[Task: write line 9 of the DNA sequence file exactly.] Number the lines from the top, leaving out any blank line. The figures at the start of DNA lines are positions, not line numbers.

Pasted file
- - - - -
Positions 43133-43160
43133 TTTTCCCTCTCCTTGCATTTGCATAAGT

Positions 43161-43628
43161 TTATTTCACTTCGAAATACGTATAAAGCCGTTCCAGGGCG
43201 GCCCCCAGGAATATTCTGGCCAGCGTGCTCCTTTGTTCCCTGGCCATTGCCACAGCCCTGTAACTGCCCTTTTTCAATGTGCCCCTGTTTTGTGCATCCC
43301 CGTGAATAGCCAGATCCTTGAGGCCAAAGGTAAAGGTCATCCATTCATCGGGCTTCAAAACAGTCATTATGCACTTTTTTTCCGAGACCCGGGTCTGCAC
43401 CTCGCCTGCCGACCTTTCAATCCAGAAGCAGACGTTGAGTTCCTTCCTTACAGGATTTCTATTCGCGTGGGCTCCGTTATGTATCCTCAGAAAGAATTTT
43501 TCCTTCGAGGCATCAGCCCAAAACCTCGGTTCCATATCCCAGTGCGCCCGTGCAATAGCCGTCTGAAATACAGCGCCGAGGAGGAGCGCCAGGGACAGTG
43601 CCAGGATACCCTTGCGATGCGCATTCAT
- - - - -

43601 CCAGGATACCCTTGCGATGCGCATTCAT